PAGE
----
It may be because of the slowing European economy, the drive for austerity by the continent's national governments, or planned tax increases. But whatever the reasons, the European Central Bank said Thursday it would
hold its benchmark interest rate steady at 1%, making July the 14th straight month that the rate was kept at the same level. The overnight deposit rate will likewise stay at .25% and marginal lending rate at 1.75%.
The International Monetary Fund predicted that the eurozone GDP would rise an extremely modest 1% this year in a report that it released late Wednesday night.
European Central Bank's decision keeps the debate over stimulus versus austerity on center stage. Most European nations have decided to sharply cut government spending and increase taxes. Major economies Germany and England made their announcements about their plans to do so in the last two weeks. But, austerity programs and higher taxes carry with them the chance of regressive economic behavior. Austerity cuts the social safety network from under the relatively poor, the unemployed, and the aged, which also reduces spending. Higher taxes may decelerate business spending and thus reverse many of the incentives for hiring and capital spending.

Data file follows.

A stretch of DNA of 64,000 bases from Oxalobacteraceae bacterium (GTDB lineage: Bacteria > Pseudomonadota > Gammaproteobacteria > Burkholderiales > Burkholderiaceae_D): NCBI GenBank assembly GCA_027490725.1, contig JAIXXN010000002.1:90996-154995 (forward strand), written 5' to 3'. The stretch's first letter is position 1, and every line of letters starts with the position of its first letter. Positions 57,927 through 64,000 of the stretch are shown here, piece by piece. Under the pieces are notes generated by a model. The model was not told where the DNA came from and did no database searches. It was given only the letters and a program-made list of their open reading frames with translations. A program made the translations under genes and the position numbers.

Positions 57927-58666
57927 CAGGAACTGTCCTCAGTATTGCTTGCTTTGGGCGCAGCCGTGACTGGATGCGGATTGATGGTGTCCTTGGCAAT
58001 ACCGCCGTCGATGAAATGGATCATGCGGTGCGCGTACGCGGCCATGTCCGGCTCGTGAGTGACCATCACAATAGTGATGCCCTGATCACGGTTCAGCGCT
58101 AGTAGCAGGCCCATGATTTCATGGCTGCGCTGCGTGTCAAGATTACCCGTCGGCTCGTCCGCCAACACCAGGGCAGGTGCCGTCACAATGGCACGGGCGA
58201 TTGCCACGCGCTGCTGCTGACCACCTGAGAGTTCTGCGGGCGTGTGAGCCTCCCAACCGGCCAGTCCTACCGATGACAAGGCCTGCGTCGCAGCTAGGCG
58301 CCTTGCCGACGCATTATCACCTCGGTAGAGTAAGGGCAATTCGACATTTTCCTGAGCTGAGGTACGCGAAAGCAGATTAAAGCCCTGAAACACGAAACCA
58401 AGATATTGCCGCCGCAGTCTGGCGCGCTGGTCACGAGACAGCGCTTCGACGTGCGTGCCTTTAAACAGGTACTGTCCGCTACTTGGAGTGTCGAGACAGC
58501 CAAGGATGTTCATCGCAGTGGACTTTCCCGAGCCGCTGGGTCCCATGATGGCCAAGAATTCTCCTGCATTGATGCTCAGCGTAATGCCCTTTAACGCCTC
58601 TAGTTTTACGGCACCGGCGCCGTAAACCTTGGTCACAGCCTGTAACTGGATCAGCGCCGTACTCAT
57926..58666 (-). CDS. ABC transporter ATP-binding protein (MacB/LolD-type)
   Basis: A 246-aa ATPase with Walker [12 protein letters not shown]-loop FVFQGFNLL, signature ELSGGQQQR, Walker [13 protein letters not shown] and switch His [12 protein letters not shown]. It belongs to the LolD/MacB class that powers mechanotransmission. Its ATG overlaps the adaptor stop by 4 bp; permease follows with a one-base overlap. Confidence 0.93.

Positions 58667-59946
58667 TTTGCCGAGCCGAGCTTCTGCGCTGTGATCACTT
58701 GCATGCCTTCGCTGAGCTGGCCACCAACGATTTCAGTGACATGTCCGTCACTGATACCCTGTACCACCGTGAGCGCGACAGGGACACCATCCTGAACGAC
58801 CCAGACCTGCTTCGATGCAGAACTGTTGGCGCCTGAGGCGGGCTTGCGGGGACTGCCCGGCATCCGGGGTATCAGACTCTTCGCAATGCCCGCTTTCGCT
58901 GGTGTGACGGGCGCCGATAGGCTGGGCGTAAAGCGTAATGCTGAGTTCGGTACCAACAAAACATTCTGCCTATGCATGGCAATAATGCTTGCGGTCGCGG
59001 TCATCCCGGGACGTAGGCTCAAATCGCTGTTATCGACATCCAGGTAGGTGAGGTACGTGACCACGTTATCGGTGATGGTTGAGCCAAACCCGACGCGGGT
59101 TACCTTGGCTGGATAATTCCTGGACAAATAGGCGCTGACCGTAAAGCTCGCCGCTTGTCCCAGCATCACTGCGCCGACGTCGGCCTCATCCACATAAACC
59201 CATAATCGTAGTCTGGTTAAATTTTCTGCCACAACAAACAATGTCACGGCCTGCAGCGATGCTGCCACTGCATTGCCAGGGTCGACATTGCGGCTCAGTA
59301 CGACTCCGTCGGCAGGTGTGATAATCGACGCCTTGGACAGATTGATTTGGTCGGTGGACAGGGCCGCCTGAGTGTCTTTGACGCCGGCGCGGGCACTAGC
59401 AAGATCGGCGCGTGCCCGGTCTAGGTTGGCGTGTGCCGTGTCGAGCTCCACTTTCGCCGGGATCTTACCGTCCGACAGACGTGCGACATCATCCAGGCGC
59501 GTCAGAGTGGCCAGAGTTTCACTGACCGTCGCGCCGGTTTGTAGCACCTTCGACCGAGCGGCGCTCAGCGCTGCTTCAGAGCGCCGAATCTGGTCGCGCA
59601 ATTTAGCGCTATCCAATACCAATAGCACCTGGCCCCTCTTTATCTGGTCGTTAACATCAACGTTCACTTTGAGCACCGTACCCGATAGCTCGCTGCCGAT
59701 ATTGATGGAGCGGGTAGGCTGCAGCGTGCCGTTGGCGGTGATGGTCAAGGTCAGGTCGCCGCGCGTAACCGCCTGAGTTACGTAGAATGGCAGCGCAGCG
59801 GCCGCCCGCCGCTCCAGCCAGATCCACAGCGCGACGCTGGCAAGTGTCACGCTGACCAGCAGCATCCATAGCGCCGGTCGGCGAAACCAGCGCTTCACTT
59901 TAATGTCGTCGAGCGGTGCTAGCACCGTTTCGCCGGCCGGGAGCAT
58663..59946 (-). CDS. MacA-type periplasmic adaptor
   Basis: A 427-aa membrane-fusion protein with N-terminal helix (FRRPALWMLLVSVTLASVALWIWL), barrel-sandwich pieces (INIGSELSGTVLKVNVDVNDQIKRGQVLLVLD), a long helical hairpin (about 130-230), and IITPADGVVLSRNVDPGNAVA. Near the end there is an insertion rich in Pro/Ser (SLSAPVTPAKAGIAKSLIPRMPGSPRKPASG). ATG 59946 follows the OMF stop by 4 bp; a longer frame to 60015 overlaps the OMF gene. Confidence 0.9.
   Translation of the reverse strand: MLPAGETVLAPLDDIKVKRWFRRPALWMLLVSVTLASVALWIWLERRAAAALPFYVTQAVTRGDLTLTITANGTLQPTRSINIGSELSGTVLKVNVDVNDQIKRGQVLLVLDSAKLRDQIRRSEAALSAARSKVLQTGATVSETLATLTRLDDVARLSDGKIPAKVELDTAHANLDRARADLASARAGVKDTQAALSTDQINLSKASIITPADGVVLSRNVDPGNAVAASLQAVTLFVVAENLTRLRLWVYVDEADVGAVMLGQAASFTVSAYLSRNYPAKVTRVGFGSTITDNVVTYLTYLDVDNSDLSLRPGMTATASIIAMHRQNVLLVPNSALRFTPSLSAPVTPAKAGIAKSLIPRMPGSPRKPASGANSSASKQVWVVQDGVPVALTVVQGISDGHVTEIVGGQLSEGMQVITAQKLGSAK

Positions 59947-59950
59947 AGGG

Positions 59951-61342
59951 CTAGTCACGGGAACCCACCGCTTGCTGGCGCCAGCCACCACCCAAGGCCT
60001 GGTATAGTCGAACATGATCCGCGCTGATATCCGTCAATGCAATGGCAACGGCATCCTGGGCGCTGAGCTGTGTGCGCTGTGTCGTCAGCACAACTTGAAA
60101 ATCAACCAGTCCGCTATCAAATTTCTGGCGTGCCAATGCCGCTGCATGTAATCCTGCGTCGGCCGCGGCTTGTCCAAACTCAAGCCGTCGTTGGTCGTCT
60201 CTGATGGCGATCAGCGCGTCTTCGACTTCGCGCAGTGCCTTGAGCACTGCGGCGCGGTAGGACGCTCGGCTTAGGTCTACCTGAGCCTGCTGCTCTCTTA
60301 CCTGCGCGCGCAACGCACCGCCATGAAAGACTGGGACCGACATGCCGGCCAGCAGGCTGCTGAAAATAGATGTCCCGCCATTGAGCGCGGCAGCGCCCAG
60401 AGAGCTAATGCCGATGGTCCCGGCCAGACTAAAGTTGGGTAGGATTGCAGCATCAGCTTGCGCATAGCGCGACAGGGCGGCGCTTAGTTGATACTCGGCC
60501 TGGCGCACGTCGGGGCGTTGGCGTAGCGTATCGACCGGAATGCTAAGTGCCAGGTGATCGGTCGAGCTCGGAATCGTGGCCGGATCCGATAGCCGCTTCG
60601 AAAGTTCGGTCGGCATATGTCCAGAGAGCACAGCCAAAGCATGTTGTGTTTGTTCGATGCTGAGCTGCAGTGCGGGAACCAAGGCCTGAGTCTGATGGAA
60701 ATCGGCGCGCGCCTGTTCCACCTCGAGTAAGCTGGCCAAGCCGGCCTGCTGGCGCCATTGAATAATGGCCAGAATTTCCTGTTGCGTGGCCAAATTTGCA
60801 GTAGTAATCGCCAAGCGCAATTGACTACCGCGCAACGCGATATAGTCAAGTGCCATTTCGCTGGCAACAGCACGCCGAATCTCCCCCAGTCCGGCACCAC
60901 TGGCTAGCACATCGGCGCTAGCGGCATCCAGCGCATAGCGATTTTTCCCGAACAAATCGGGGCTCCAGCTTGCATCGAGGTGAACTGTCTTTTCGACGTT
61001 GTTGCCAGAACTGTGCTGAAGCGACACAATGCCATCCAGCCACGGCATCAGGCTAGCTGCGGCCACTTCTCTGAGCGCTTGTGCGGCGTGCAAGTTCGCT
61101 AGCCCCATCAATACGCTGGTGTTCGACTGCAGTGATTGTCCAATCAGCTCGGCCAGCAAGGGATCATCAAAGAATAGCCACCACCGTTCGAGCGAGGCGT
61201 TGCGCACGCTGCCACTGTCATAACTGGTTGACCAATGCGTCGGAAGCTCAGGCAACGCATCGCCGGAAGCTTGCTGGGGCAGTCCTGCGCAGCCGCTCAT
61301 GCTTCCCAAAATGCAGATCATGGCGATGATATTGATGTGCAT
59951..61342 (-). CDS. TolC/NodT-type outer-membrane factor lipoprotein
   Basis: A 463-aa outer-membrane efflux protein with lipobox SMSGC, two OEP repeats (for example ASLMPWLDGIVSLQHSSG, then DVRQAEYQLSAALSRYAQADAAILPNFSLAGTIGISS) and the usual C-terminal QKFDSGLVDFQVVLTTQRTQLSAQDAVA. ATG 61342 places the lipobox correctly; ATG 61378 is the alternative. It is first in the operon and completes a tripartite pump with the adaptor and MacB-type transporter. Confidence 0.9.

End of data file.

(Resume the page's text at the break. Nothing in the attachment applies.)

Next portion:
Still, the risks of taking the stimulus path are equally concerning. The $787 billion stimulus package implemented in the U.S. last year has displayed only modest success, but has added to an already high national deficit and national debt. So far, the Fed has kept U.S. monetary policy loose, just as the
European Central Bank has. Those low rates should stimulate borrowing and economic activity, but that depends on factors outside of government control: how reluctant banks are to lend, and how willing consumers and businesses are to spend.